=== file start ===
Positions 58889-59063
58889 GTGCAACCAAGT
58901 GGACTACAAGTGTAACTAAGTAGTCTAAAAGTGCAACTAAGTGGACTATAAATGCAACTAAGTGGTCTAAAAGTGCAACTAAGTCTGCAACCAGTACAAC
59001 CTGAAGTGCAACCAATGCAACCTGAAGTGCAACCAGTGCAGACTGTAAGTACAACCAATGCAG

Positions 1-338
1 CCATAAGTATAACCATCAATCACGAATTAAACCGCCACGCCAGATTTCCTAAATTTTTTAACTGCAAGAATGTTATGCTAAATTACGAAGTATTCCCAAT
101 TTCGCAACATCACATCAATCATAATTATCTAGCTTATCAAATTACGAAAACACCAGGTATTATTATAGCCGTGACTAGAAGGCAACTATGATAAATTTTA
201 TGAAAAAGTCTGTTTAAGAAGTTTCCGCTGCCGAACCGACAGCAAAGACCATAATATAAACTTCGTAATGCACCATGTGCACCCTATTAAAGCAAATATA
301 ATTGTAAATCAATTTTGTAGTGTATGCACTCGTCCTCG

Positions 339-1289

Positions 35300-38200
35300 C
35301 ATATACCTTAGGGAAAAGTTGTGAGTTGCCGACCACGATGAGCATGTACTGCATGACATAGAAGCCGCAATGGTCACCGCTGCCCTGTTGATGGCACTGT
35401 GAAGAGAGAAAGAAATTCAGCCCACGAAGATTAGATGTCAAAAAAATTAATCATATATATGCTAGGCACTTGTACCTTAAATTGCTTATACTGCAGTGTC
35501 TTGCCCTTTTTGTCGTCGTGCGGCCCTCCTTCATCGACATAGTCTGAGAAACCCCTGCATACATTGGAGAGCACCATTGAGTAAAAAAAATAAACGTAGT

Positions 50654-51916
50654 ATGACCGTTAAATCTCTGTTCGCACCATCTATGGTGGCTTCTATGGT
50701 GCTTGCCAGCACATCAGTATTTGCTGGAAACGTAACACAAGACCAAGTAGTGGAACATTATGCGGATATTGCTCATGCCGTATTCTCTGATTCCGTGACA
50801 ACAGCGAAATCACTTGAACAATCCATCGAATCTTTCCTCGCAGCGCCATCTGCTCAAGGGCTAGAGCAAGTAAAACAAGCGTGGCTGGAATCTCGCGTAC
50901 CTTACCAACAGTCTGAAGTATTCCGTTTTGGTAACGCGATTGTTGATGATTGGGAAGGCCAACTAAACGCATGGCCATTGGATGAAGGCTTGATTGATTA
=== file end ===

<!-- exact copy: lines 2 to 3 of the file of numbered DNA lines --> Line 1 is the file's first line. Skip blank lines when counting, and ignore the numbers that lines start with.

58889 GTGCAACCAAGT
58901 GGACTACAAGTGTAACTAAGTAGTCTAAAAGTGCAACTAAGTGGACTATAAATGCAACTAAGTGGTCTAAAAGTGCAACTAAGTCTGCAACCAGTACAAC